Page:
Thursday, May 24, 2012

Line Drawing - Tips and Tricks: Harold Speed 9

If memory serves, I took this photo at the Fort Worth Zoo three years ago.

I've been working my way through Harold Speed's book on drawing. Chapter 8 is entitled "Line Drawing: Practical". It is a large chapter full of tips and tricks - it is mostly practical whereas the book thus far has been theoretical. There is way too much in this chapter to put in a single blog post. I can't even prioritize the different tips - so I'm just going to list three quotes that I can benefit from and urge you to read the book yourself!

"Speaking generally, lines of shading drawn across the forms suggest softness, lines drawn in curves fulness of form, lines drawn down the forms hardness, and lines crossing in all directions so that only a mystery of tone results, atmosphere."
-- Harold Speed

  • These "rules" are generally true and can certainly be broken.
  • As a pencil artist who likes showing her marks (leaving my pencil strokes visible) it would be good for me to think about these rules when I'm planning my next piece.

"Don't burden a line drawing with heavy half tones and shadows; keep them light. The beauty that is the particular province of line drawing is the beauty of contours, and this is marred by heavy light and shade."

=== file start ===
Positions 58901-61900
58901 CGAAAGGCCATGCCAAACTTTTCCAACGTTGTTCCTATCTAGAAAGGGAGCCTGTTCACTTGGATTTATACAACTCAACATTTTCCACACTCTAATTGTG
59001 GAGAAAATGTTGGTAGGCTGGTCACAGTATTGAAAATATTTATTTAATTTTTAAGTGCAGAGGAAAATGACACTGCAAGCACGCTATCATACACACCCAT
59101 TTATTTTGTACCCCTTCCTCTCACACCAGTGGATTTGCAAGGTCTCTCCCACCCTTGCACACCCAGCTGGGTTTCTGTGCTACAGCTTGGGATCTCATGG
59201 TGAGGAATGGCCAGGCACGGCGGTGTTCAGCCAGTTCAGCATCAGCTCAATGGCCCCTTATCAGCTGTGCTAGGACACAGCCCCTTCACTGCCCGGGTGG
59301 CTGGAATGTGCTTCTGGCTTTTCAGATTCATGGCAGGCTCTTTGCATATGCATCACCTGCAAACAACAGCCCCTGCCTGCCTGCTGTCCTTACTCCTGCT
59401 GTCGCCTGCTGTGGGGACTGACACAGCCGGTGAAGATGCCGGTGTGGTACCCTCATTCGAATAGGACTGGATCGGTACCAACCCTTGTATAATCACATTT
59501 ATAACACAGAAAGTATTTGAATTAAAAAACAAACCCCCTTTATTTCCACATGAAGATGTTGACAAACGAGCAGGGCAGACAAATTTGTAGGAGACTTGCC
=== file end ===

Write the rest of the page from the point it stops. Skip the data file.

-- Harold Speed
  • Here Speed is definitely advocating a certain type of line drawing he finds most beautiful.
  • In terms of colored pencil, I think this idea can be used to support high key (all light values) CP drawings. As an art viewer, I love high key paintings. Given my way of working with CPs, high key is good - I find it difficult to get large areas of strong dark color in my work.

"As it is only from one point of view that things can be drawn, and as we have two eyes, therefore two points of view, the closing of one eye will be helpful at first."
-- Harold Speed

  • This is one of the first tips any one gets in any art instruction.
  • It bears repeating though, because it is so easy to focus attention on the exact thing that you are drawing - thereby losing the "glance" viewpoint that made you fall in love with an image. This is definitely an area I'd like to work on.


Teresa said...

I forgot about the closing one eye thing! Thanks for reminder :-)

Rose Welty said...

It was a good reminder foot me too!